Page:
Category Archives: D

Mr Holly On…Dog Soldiers (2002)


If Dog Soldiers was a mammal, it would be a vampire bat – scary, hairy, full of blood, and yet you cannot take your eyes off of it. It is arguably one of the most gratuitously violent, and under-certified films on the U.K. market (The Untouchables 1987)) also springs to mind as Both are rated Fifteen). Perhaps the British Board of Film Classification should have granted this film an Eighteen certificate, like their Irish counterparts.

The story begins with a military training exercise set in the wilderness that is the Scottish Highlands (despite actually being filmed in Norway). What seems to be a staged combat scenario between Army Infantry and Special Ops, is disrupted by a furry third party.

After a hair-raising initial contact, Sean Pertwee (Love, Honour and Obey (2000)) leads a team of survivors to take refuge in a seemingly vacant cottage. It is here that the rest of the pieces fall in to place. A midst a hail of gunfire and drool, the characters are well-developed to a degree not usually seen in traditional horror-fests.

The film incorporates a wonderfully written and typically British script, but does include certain slang terms (“claret”, “brew” and “bone”) which could alienate potential viewers across the pond. Between consistent references to folklore and football however, a natural British feel emerges. A montage of well-deployed camera angles and overcast lighting is used throughout, adding to the feeling of tension. The opportunism of the characters during scenes of confrontation is refreshing in films of this type. For instance, the use of boiling water and aerosols as weapons would please even the most critical “if that was me…” viewer.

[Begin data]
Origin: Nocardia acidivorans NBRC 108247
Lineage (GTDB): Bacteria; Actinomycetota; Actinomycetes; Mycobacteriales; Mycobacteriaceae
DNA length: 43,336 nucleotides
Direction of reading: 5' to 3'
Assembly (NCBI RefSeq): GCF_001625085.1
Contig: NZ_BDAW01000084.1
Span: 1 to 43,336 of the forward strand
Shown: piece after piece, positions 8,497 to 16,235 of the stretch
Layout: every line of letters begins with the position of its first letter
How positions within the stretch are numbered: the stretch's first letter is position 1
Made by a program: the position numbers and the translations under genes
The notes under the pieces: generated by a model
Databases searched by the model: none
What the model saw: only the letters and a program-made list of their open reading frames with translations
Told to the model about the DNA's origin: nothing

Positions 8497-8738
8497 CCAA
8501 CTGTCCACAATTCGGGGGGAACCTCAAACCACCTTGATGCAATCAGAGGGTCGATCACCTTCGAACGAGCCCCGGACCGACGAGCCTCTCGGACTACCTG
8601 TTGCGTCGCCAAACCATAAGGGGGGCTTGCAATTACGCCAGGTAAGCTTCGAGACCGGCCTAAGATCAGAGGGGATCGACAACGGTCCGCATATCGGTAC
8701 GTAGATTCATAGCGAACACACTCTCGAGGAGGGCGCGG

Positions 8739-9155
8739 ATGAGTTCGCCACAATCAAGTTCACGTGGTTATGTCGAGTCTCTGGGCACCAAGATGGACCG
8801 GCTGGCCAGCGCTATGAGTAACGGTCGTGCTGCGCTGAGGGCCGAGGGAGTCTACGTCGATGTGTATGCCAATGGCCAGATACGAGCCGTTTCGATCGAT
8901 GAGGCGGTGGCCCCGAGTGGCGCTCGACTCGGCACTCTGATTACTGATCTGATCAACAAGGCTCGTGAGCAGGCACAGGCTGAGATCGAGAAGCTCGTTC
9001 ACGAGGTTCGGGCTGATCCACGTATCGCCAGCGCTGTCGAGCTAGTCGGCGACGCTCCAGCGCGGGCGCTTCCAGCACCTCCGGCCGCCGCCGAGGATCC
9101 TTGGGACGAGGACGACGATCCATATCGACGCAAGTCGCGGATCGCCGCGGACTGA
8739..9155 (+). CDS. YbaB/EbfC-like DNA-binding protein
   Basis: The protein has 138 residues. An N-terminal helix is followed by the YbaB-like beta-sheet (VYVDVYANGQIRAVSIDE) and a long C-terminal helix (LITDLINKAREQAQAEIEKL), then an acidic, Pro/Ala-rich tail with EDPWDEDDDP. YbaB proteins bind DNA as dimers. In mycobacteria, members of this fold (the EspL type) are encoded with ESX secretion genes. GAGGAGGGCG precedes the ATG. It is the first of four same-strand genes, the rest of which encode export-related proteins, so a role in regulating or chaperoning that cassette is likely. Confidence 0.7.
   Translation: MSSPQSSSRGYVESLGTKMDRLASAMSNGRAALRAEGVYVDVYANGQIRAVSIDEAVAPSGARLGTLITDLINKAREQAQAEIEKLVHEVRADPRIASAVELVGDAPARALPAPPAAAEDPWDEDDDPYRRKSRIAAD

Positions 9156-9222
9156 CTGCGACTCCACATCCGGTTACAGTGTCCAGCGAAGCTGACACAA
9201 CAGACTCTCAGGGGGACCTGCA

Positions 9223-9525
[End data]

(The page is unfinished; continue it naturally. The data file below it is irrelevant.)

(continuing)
On the negative side, the werewolves appear more The Littlest Hobo (1979) than Lycanthrope and seem to have more hair than Chewbacca’s hairbrush.  Also, the performances of a couple of the cast seem more wooden than the endless supply of planks used throughout the siege scenario. On a shoestring budget of around £3 million however, this is to be expected.

The film also incorporates a dark comedic backbone throughout, portrayed through one-liners, small talk and petty insults. This black humour, coupled with colloquialisms also add to the sense that this is a film produced for a predominantly British audience. Along with 28 Days Later (2002), The Descent (2005) and Creep (2004), Dog Soldiers proves to be a refreshing addition to the British horror movie industry. All in all, a fun watch.

Performance of the film – This film was never going to win Oscars for acting, despite convincing performances from Pertwee and Mckidd ( Trainspotting (1996)). Pertwee sneaks it by a whisker.

Quote of the film – Despite a plethora of one liners, Emma Cleasby’s “It’s that time of the month” stands out.

Fact of the Film – Alongside his diverse acting career, Kevin Mckidd has provided the voice for ‘Soap MacTavish’ in the hugely popular computer games franchise Call of Duty: Modern Warfare.

Soundtrack/Score – No real soundtrack, but a catchy score from Mark Thomas had us humming for a while.

Summary:

Some cheesy one-liners, but a very dogged effort. A good horror film – rarer than a steak tartar. 82/100.

(Last watched 6 hours ago. Reviewed by Mr  Holly and Fuzzy.)

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Dead of Night (1945) – Ealing does Horror…


Automatonophobics may want to avoid this 1945 horror anthology.  Four supernatural stories build towards the tale Dead of Night is justly famous for – the murderous relationship between a ventriloquist and his dummy.

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Do I Not Like That (1994) & Mike Bassett: England Manager (2001) – The Impossible Job…


Football caught me at an impressionable age – I was twelve when England lost on penalties to Germany at Italia ’90.  Before the tournament, I’d never kicked a ball or even thought about football.  I was into Fighting Fantasy gamebooks and writing – football existed on a different wavelength to me.

The moment that caught me forever was not the shootout defeat, or Paul Gascoigne’s famous tears, or arch-goalhanger Gary Lineker’s two nerveless penalties against Cameroon in the quarters.  It was David Platt’s late, late hooked volley in the last-minute against mighty Belgium that sold me on the nerve-shredding wonders of football.